On 9 December 2013, the Appellant applied for judicial review of the decisions made by the Tribunal on 16 October and 28 November 2013. Permission to apply was refused on 19 February 2014 as the application was considered to be totally without merit.
On 16 December 2013, the SRA served a bundle of witness statements. On 18 December 2013, the Tribunal served the Rule 7 statement. On 10 February 2014, the Appellant was due to attend a directions hearing by Skype link, however, following a delay to the start of the hearing, he asked for the hearing to be adjourned on the ground that he was only available for the expected duration of the hearing and had to attend an important family event later that day. The Appellant later agreed that he could be available later on that same day, but when called, he was not contactable by either Skype or telephone. This also confirmed the Tribunal’s earlier determination that Skype was not a suitable medium for the substantive hearing.
The Tribunal gave written directions dated 11 February 2014, for the SRA to purchase a flight and hotel accommodation in order for the Appellant to attend the substantive hearing on 7 April 2014. The Tribunal also directed that the Appellant be provided with reasonable subsistence expenses for the duration of the hearing. The Appellant was ordered to file and serve his answer to the Rule 5 and 7 statements by 24 February 2014.
On 18 February 2014, the Appellant filed a request for further and better particulars of the SRA’s case and sought an extension of time. The SRA confirmed that a response would be forthcoming by 28 February and the Tribunal, in a memorandum dated 21 February 2014, refused the application for an extension of time on the basis that the Appellant had had many months to consider and prepare his response to the statements and it was of concern to the Tribunal that the Appellant had little regard to the orders made by the Tribunal to date.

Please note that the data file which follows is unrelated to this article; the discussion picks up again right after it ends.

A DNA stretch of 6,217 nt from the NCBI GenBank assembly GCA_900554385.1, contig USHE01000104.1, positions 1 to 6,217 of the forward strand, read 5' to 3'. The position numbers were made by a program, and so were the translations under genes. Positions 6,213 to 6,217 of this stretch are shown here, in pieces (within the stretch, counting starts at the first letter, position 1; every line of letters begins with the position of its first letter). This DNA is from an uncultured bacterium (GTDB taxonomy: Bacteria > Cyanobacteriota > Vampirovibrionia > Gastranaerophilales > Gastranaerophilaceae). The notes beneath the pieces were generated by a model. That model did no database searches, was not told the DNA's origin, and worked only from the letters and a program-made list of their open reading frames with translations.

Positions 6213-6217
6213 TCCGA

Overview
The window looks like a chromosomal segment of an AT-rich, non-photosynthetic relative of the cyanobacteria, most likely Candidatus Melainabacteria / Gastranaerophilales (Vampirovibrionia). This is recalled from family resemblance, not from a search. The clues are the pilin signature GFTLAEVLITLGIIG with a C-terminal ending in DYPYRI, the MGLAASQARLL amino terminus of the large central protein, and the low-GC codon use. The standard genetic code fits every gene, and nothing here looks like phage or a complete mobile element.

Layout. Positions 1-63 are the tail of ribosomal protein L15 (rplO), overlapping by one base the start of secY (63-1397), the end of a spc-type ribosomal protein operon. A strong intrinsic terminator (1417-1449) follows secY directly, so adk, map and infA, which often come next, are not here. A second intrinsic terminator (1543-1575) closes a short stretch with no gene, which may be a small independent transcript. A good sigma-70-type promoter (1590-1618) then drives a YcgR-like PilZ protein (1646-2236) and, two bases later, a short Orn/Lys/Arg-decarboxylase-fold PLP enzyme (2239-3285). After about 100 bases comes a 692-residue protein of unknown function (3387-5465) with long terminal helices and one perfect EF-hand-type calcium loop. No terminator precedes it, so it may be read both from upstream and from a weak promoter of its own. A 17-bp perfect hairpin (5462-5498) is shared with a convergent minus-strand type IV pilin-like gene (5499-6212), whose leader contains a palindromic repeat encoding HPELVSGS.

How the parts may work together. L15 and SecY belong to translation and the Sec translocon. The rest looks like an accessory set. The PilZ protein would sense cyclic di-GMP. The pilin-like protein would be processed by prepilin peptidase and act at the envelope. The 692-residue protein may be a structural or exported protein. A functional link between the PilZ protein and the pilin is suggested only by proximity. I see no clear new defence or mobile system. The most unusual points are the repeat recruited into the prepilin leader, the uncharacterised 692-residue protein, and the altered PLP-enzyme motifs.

On 19 February 2014, the SRA sent a disclosure bundle to the Appellant, enclosing a letter confirming that the bundle comprised all of the remaining material which the SRA viewed as disclosable and that the SRA had fulfilled its disclosure obligations. On 21 February 2014, the Appellant made an application to strike out the Rule 5 and 7 statements on the grounds that there had been a lack of disclosure, an absence of first-hand evidence and that the Panel should have been reconstituted because the solicitor members were biased.
On 24 February 2014, the Appellant sent the SRA and the Tribunal a document described as a ‘draft response…which will be perfected in due course after the receipt of the files and the further particulars’. On 27 February 2014, the Appellant filed a request for disclosure, which he stated was needed to enable him to ‘properly formulate the final Defence in answer to the two statements’. The SRA served a further bundle of witness statements on 10 March 2014.